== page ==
Tuesday 21 April 18:30 - 21:00

King's College London
S-2.23 (Strand Building)

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Menzies Screening #2: 'Commemoration' (Black Anzac)

Film, Media & Entertainment

The second Menzies Screening of 2019/20 focuses on the often overlooked contribution of Indigenous soldiers in Australia's armed forces.

Marking the 250th anniversary of Cook's first Pacific voyage, this year's Menzies Screening series offers a chance to rethink some of the myths (and mythologising) about Australia's settler past. In the lead-up to Anzac Day (April 25th) - Australia's national day of remembrance - this second screening tackles one of foundational moments of Australia's national identity, its participation on the European battlegrounds of World War One.

Highlighting the overlooked contribution of Indigenous soldiers in WWI, Black Anzac (d. Tim Anastasi, 2018) documents settler street artist Hego’s journey to expose this undertold story of Australian history. From a colossal wheatpaste mural in Redfern depicting Ngarrindjeri soldier Alfred Cameron Jr, to his efforts to place the soldier 'in country' via a second mural at Meningie, South Australia, Hego's work demonstrates the positive potential of art to reshape historical narratives, and bring communities together.

This Menzies Screening will open with a short contextual introduction by our resident film expert Dr Stephen Morgan, and the screening will be followed by an informal drinks reception and open group discussion about the film and its contexts.

Please note: these events are free and open to all, but spaces are limited and advance booking is necessary.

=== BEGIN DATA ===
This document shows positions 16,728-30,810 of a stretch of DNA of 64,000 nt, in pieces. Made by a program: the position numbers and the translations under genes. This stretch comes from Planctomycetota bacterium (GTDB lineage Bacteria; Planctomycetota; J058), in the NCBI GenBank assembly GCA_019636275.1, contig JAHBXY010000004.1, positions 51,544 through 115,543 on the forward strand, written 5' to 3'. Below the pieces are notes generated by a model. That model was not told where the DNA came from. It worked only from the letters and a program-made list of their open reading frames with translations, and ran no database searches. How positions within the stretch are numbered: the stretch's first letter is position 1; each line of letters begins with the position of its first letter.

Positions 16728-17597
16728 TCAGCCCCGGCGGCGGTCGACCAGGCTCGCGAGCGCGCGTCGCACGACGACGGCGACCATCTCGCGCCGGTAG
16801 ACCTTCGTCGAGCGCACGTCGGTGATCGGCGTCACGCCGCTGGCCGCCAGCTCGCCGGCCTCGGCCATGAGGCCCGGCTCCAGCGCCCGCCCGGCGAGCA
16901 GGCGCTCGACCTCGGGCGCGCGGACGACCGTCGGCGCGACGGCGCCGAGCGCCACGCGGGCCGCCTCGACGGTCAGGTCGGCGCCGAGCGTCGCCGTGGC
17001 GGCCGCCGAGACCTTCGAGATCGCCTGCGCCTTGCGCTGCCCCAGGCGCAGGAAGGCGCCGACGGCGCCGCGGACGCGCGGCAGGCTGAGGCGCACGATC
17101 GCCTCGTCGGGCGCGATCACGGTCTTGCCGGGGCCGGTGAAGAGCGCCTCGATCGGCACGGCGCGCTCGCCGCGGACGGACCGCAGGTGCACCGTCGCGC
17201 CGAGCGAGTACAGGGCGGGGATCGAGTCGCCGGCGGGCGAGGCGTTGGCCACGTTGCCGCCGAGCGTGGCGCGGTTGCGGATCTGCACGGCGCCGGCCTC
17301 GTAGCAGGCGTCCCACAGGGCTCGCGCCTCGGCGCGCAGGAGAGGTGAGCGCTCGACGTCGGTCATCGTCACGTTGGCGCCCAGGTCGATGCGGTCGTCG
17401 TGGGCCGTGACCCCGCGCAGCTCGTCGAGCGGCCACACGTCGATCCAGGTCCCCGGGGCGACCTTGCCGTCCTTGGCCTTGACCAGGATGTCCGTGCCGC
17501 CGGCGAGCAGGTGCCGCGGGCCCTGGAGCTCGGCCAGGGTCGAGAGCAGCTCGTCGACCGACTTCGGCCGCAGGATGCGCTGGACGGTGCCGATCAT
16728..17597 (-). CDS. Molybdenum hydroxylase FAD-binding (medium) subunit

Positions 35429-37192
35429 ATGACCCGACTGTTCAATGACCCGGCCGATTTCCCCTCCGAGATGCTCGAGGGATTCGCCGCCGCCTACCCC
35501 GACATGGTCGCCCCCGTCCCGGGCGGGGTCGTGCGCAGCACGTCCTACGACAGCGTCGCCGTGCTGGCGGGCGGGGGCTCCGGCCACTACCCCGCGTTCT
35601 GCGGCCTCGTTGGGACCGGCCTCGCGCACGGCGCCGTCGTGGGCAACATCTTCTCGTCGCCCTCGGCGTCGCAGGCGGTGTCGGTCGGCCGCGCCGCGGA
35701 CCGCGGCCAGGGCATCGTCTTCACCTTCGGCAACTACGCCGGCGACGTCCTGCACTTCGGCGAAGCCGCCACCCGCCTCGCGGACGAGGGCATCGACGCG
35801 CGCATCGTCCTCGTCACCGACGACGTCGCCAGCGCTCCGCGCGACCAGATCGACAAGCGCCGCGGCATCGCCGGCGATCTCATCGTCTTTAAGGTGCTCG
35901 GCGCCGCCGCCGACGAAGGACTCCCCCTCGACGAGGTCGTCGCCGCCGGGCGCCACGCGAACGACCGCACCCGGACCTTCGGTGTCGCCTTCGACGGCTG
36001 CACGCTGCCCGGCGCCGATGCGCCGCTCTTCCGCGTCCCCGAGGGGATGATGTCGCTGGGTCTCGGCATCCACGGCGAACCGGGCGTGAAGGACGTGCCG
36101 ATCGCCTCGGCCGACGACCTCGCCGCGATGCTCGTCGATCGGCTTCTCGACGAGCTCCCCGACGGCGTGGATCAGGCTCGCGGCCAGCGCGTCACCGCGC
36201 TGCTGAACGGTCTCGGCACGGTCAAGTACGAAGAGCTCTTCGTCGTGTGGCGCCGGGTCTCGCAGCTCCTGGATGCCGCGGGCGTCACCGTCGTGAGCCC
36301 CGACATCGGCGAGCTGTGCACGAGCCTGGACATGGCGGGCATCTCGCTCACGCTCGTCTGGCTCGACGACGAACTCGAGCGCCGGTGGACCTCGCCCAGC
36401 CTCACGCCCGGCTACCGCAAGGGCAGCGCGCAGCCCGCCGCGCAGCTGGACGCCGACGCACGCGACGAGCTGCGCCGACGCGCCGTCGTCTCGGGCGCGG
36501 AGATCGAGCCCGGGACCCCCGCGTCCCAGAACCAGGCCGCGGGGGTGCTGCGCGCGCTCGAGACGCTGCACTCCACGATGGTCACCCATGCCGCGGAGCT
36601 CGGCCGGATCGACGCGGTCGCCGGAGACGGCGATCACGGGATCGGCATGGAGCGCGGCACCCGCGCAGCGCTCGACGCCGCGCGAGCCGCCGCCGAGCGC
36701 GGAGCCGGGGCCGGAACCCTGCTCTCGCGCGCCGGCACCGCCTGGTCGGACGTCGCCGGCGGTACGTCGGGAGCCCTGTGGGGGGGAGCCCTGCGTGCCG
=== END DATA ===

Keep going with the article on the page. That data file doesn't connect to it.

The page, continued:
TRAILER: https://youtu.be/4I6w35pxq3A


Following on from explorations of Australia within a transnational context, and cinema’s role in perpetuating and solidifying settler colonial regimes in Australia and beyond, this year’s Menzies Screening series seeks to re-centre Indigenous narratives that are often marginalised within settler conceptions of Australian history.

The 2019/20 series marks the anniversary of the first voyage of Captain James Cook, whose arrival in the Pacific - aboard the HMS Endeavour - would prove fateful for many lands and many peoples. The particular nature of 250th celebrations in both Australia and New Zealand has caused a great deal of consternation, both from Indigenous groups, and within the broader population.

In an effort to revisit some of the myths about Cook’s ‘discovery’ of Australia, as well as other dominant, often problematic, versions of Australian history, this year’s screening series will present a selection of films that revise and re-frame approaches to Australia’s past. From reversals of the ‘discovery’ narrative, to Indigenous perspectives on Australian history, culture and society, this series places some of the core narratives of Australia’s settler colonial nationhood under the microscope.

Each session will begin with a short contextual introduction by our resident film expert Dr Stephen Morgan, and will be followed by an open group discussion. These screenings are free and open to all, but advance booking is necessary.

Menzies Screening Series (2019/20):

24/03/20 - MS#1: 'Discovery' - Too Many Captain Cooks (Penny McDonald, 1989) + Babakiueria (Don Featherstone, 1986) [Book Here]

21/04/20 - MS#2: 'Commemoration' - Black Anzac (Tim Anastasi, 2018)

14/05/20 - MS#3: 'Knowledge' - We Don't Need A Map (Warwick Thornton, 2017) [Book Here]

DR STEPHEN MORGAN is an academic and historian, based at Queen Mary University of London, who specialises in the cultural history of British and Australian cinema and the broader intersections of Empire and nation within settler colonial cinemas. As well as serving as the Screenings Coordinator for the Menzies Australia Institute, he is also the Co-Programmer of the London Australian Film Society & Festival.

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The MENZIES AUSTRALIA INSTITUTE is the lead Australian research centre in Europe, and is part of the School of Global Affairs at King's College London. It seeks to deepen understanding of Australia in the United Kingdom through research, teaching and engagement.

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